I met a girl at church camp one year who’s pinkie toe wasn’t actually on her foot, it was up a couple inches on her leg. I thought that was very interesting. In a show I used to watch on Disney Channel, called, “Phil of the Future,” there is an episode where Phil is embarrassed to go on a class trip because they would all be barefoot as they stomp on the berries to squish them. He was embarrassed, because in the future, nobody had pinkie toes anymore. In an article I read from wiseGEEK explaining the purpose of a pinkie toe, the writers stated that the issue of the pinkie toe’s function is said to be “frequently called into question.” It does the same thing as the three other little toes between it and the big toe. The article goes on to say, “It has been suggested that its contribution to human movement is so minimal that evolution will cause it to shorten until it eventually disappears.” AKA, why nobody in the family from the future had pinkie toes.
1 Corinthians 12 says in the Amplified version, “For just as the body is one and yet has many parts, and all the parts, though many, form [only] one body, so it is with Christ.”
“If we’re all a part of the body, well, then, I’m just a useless pinkie toe!” my middle-school-self said in defeat.
“But the body depends on the pinkie toe for balance!” I was told in rebuttal to my argument. I went on to argue that the body is resilient and can adapt. The body doesn’t NEED a pinkie toe. The body can live without limbs and other extremities. A pinkie toe is the least of these.
In writing this article, I learned a lot from an article on wiseGEEK. For instance, the pinkie toe has its own tendons. That’s cool. And it helps with balance when standing upright by spreading when planted, and it helps with balance when walking by curling downward to push off or grip the ground. Interesting. There were a whole lot of medical facts that I didn’t really care about, but if you want to read about the muscles that control it and all those other specifics, you can click here.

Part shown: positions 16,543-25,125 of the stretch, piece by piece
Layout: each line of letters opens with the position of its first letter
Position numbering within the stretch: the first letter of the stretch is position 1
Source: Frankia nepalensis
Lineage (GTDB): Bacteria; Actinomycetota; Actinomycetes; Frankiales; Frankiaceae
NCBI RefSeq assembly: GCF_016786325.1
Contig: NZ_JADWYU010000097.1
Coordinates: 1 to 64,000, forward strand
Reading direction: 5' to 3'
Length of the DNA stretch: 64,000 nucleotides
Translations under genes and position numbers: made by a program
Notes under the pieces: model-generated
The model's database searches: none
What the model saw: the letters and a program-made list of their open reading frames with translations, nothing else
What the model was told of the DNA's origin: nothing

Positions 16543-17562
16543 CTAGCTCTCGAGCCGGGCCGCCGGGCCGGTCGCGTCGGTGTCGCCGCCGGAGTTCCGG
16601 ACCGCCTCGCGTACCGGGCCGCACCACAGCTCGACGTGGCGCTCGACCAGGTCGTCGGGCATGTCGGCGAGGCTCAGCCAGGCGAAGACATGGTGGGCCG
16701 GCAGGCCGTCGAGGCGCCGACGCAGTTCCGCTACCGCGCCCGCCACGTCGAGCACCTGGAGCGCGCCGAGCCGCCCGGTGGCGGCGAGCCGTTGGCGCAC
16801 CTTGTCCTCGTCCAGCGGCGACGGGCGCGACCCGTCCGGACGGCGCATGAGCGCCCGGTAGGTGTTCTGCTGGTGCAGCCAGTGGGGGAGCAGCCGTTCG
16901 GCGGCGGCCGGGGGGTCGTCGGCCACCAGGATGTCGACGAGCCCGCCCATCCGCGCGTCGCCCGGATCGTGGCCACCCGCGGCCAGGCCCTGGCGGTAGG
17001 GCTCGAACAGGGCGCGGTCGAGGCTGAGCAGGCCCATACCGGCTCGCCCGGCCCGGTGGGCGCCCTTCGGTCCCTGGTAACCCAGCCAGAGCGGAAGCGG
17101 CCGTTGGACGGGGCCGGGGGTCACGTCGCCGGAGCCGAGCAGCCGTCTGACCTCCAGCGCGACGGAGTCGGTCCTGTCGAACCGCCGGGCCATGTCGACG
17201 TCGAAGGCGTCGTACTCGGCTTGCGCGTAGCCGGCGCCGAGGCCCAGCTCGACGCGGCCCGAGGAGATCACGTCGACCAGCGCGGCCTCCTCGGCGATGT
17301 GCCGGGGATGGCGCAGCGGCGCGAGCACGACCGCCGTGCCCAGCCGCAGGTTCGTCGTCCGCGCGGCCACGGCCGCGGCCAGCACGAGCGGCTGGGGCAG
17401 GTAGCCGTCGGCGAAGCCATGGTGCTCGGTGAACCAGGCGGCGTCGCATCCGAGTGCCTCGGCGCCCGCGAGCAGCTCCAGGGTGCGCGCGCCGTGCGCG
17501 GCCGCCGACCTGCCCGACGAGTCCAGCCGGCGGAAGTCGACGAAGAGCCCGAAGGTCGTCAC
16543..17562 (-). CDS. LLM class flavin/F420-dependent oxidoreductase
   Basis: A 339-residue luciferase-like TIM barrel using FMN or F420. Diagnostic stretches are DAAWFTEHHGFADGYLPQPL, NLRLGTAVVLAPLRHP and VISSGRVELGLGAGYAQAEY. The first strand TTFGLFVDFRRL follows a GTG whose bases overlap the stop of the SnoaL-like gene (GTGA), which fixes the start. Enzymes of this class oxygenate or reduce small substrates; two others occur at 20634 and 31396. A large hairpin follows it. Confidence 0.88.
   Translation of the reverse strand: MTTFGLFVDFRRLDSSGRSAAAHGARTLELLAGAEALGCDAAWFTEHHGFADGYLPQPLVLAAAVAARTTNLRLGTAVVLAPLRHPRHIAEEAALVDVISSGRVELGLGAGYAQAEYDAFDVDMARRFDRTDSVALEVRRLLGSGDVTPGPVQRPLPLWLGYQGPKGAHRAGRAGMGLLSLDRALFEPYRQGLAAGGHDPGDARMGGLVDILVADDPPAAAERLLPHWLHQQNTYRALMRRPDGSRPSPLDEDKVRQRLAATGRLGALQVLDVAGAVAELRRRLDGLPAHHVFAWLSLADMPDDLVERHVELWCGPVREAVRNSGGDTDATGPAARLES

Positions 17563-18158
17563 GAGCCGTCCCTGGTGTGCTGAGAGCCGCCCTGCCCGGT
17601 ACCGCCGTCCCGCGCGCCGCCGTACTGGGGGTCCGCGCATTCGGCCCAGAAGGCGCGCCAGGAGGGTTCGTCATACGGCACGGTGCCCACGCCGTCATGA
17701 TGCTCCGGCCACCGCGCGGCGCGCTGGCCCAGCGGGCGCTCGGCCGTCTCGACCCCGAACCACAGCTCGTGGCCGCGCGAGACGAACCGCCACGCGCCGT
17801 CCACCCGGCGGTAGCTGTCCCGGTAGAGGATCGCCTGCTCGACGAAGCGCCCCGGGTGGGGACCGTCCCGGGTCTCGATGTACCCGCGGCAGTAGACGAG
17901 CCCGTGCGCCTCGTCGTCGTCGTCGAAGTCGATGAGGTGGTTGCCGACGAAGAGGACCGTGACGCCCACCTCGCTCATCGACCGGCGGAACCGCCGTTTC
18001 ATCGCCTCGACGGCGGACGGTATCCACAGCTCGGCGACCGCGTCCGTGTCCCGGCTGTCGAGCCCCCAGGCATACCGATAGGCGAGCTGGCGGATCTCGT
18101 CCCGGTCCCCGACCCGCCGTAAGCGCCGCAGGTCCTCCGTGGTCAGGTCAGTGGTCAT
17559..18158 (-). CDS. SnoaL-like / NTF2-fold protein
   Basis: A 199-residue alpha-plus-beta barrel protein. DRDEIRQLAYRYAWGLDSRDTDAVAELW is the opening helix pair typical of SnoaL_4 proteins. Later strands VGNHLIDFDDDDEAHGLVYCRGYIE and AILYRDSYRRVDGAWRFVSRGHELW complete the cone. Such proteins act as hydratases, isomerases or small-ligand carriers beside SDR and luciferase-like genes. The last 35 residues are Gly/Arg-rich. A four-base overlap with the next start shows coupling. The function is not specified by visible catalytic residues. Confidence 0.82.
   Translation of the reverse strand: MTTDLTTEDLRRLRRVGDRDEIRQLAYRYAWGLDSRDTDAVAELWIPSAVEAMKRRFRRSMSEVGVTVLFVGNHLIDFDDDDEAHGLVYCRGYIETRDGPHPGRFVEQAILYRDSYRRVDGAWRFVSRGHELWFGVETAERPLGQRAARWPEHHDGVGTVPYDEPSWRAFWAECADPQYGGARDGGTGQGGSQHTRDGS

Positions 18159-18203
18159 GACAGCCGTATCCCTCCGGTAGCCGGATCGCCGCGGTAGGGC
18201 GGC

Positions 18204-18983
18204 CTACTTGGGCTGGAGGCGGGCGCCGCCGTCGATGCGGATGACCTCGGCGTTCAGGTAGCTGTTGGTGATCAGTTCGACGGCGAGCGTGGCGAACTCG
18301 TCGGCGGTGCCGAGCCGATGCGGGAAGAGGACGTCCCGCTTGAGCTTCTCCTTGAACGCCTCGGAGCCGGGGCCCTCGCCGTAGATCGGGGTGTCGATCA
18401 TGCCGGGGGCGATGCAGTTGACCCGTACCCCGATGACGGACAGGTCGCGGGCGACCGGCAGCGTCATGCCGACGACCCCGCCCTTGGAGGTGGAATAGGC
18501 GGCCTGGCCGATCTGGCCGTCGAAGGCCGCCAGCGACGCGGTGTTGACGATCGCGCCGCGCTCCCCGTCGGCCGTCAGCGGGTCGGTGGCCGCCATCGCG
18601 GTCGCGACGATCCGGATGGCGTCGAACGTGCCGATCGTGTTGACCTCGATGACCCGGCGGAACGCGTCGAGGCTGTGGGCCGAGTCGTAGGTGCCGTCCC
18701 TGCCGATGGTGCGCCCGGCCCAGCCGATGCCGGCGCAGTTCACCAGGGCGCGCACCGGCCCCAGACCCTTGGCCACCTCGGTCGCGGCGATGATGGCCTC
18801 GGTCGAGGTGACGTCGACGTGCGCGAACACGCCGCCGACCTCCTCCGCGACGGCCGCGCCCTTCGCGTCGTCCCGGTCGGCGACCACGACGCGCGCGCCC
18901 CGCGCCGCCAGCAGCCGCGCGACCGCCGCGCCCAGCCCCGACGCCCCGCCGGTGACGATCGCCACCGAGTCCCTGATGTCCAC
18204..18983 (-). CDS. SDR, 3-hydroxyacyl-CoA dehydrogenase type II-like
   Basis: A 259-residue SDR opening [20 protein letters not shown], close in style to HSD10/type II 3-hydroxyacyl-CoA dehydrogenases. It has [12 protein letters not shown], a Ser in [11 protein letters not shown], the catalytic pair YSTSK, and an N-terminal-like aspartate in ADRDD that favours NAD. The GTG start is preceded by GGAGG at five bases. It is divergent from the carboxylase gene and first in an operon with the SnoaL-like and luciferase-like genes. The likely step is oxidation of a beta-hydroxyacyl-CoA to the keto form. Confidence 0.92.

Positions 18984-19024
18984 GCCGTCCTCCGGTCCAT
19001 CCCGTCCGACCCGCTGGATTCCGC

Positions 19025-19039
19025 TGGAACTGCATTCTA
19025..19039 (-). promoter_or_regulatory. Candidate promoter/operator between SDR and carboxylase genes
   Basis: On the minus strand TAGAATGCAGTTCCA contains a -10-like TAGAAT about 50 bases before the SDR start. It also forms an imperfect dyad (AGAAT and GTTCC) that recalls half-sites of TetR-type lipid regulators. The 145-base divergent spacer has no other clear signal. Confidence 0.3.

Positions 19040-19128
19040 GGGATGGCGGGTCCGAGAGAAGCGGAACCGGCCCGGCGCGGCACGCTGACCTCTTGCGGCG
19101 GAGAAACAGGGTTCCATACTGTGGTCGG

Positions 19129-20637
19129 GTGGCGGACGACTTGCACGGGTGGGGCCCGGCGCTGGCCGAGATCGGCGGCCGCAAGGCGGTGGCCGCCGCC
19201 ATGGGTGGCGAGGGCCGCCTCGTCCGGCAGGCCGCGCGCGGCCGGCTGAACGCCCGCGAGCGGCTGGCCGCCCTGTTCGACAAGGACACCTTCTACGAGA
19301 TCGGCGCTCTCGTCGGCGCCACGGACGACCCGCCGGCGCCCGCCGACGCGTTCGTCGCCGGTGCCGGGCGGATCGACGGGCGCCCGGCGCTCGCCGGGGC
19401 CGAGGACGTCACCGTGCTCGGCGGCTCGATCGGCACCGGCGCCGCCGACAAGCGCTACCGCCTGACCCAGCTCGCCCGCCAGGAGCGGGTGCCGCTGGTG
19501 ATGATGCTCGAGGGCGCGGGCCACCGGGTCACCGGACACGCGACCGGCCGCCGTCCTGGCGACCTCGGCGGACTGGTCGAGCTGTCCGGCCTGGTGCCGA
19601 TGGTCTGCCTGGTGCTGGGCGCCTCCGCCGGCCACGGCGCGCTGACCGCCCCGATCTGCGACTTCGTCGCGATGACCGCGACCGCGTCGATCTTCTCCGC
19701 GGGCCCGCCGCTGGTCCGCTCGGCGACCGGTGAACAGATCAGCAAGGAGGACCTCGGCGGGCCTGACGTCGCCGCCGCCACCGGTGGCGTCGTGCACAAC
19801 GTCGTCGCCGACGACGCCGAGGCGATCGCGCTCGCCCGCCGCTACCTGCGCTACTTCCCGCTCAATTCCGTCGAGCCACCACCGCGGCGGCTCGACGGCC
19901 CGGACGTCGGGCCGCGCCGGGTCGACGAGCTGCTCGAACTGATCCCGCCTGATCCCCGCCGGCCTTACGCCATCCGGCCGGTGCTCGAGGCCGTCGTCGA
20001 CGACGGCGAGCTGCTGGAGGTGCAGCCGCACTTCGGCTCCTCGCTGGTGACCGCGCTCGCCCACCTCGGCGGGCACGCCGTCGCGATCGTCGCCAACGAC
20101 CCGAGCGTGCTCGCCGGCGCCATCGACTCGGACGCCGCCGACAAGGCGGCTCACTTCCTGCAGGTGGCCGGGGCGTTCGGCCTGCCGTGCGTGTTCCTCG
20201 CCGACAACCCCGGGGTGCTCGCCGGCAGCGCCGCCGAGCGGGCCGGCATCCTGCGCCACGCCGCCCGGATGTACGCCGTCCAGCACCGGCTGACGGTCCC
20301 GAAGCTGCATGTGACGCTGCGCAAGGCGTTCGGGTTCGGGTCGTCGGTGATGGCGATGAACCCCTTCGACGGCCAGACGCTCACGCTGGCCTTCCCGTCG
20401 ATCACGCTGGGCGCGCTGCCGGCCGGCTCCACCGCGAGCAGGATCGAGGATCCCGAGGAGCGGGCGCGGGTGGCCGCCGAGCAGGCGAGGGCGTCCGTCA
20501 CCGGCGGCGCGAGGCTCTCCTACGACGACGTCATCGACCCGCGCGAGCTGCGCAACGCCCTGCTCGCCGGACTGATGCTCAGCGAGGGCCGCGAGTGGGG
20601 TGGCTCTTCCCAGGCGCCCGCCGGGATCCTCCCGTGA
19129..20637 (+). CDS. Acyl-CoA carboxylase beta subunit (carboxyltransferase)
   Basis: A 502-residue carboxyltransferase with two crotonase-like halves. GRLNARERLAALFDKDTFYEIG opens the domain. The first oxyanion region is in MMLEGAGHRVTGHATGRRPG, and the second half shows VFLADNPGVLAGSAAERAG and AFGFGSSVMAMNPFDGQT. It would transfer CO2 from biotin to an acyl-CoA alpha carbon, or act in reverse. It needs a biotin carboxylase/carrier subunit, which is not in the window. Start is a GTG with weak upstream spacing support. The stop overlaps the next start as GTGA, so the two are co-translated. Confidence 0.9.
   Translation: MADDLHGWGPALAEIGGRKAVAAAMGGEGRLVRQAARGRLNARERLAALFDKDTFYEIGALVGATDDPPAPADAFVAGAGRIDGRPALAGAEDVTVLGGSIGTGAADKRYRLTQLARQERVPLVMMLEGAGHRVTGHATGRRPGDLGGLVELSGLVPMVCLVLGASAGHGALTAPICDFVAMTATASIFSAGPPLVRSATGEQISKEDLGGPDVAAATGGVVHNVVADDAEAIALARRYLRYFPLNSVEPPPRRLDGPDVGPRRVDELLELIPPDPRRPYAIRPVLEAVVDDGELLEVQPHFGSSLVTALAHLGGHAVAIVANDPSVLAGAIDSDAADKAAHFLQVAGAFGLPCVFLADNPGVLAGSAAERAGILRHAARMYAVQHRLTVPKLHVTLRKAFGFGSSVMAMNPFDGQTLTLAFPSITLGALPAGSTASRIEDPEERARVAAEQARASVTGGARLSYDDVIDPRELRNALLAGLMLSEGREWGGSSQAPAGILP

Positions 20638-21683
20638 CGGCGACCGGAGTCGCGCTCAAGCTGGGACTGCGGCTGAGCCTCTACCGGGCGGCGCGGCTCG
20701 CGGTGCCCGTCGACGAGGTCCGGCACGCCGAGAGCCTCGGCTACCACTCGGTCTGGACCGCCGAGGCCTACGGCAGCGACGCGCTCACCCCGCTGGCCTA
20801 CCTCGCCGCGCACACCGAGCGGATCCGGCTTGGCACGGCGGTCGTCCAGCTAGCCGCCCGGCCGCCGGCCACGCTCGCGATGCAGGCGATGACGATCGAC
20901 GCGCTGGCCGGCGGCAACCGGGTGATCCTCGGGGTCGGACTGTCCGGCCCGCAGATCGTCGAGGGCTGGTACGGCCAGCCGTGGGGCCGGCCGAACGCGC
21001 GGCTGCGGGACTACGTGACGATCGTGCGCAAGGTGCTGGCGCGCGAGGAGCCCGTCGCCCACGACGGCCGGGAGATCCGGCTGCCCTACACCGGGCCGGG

Reading now from the NIV, Paul says in 1 Corinthians 12, “(12) Just as a body, though one, has many parts, but all its many parts form one body, so it is with Christ. (14) Even so the body is not made up of one part but many.” Paul’s analogy here is not to be taken in the most literal sense. But he does go on to say, “(24b) But God has put the body together, giving greater honor to the parts that lacked it.” The body cannot function without the heart. It also needs the liver, the intestines, its stomach, and all the unseen parts to function well. It CAN function without a gallbladder, but not in the same way it once did.
My husband works in a hospital now. He sees stuff and tells me about it in generalities. People who function without various body parts or with adaptions made in the body is kind of astounding. The body is resilient, but, as Paul says in verse 26, “If one part suffers, every part suffers with it; if one part is honored, every part rejoices with it.” [Refer to image of the poor traumatized pinkie toe above.]
I, too, know about adaptations on a personal level. My muscles don’t work how they once did or were originally designed to. Even in my first year of college some nursing friends commented on the size difference between my legs. The muscles have stopped working in one, and are even deteriorating a little. The other leg, though, has been over-compensating for just as long (it big).
Sometimes a life is shortened by a missing part, sometimes it’s just made more difficult. But if we’re all members of the same body, it doesn’t even matter which specific part I am or you are. Let’s all group up as Christ’s body: The Church. When one part suffers, may we all suffer with it.